Think about the last time you played a game (for many of us, it was probably within the last 24 hours). Was it a fun, relaxing experience? Did it leave you feeling fulfilled and happy, or did you find yourself experiencing stress by the experience? Maybe you got tilted in a multiplayer match, or perhaps couldn’t figure out how to progress in a puzzle.

More people fall into the latter category than you might think. While games are supposed to be entertainment first and foremost, they can also be stressful and provoke negative responses in players, even those who are fans. When thinking about stressful moments in gaming, most people will probably think of multiplayer games first, as they tend to arouse the most public negative responses from pro gamers, streamers, and everyday players; however, single-player games can be equally frustrating and difficult to play. In the best of times, these stressful experiences can fuel a desire to improve or progress in a game, but they can also simply make us feel worse.

In honor of National Stress Awareness Month, we’re bringing you a two-part series on how to identify and manage stressors while gaming. In this first part, we’ll be taking a look at stressors in several different kinds of games. What do they look like? What do they feel like? How do people react to difficult or frustrating situations in gaming, and why do these reactions occur? This information will prepare us to better analyze these stressors in part 2, which will focus on strategies to cope with and defuse tense situations in games. In order to make gaming more enjoyable and less negative for everyone, it’s important that every player examines their individual stress reactions and builds strategies to work through them in a healthy way.

Stressors in Multiplayer Games

Perhaps because of their popularity in the esports scene and on streaming platforms like Twitch, multiplayer games contain the most well-known stressors in gaming. Completing any activity with a group or team of other people can lead to a host of stressful situations, and games are no exception. It could even be argued that people who play multiplayer games have it particularly hard – can you imagine playing any other sport with a team of random people that a matchmaker paired you with?

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The presence and actions of other players, particularly random players, in multiplayer games are some of the biggest stressors in gaming. Frustration can stem from the perception that a player is better than you, particularly if you believe they’re using wallhacks, aimbots, or other cheats to gain an unfair advantage. Other players can egg you on with rude or taunting messages in voice or text chat; it’s important to recognize when someone else is purposefully using inflammatory language to get a rise out of you. Even if the rude messages are aimed at someone else, the creation of a negative environment through taunting language – especially when this language contains sexist, racist, homophobic, or other hateful rhetoric – can make things worse for everyone. On the flip side, a lack of communication from teammates can be nearly as bad. If your teammates aren’t giving good callouts or are purposefully throwing the match by dying repeatedly, it’s easy to get angry at both them and the game’s matchmaking capabilities.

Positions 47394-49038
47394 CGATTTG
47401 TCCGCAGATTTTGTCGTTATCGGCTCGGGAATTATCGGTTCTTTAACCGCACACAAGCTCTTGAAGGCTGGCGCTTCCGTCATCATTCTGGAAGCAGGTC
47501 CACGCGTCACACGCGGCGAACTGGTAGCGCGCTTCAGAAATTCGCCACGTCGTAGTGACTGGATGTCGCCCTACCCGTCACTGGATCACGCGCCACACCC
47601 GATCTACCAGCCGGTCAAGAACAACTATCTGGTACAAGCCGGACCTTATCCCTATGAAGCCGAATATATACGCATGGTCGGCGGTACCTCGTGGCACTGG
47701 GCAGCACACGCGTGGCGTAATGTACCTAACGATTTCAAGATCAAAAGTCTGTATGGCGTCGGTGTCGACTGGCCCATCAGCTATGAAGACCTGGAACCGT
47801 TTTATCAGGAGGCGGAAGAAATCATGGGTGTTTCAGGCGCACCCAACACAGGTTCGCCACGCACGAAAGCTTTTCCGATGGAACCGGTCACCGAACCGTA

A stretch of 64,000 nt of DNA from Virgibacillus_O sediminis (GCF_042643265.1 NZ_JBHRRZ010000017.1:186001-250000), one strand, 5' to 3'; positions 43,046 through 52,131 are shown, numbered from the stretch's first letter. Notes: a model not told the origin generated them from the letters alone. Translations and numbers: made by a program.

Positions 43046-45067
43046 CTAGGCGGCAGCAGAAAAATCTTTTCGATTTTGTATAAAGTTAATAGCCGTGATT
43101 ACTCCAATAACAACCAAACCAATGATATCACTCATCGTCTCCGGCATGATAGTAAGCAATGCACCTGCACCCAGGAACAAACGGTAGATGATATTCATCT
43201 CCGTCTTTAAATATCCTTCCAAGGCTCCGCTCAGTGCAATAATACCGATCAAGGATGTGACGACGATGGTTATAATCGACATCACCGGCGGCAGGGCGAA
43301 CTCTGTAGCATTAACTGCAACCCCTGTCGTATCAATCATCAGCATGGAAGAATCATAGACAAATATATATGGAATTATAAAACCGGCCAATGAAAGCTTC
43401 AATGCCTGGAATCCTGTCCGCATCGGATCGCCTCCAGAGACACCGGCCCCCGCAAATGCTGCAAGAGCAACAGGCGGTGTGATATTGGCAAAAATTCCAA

Speaking of matchmakers, multiplayer games that have ranked systems contain even more stressors than the average title. There’s been a lot of talk about whether “ELO hell“, or a sort of purgatory between high and low rankings where good players are unable to advance because of bad teammates, really exists. Regardless of whether it’s a real phenomenon, players who believe their skill level is higher or more advanced than the teammates they’ve been matched with are more likely to become frustrated (I don’t have any scientific evidence to back that up, but trust me – I’ve seen it happen). This is particularly likely when losing results in a loss of points or ranked standing. While these aspects of game design are included in order to give ranked modes more weight and risk/return, they can easily cause people to become disillusioned with other players and the game as a whole. Watching professional gamers and high-ranking Twitch streamers can give some insight into skill and play improvements, but even this can create feelings of discouragement, provoking thoughts like “I’ll never be as good as them” or “I wish my teammates were as good as theirs.”

Stressors in Single-Player Games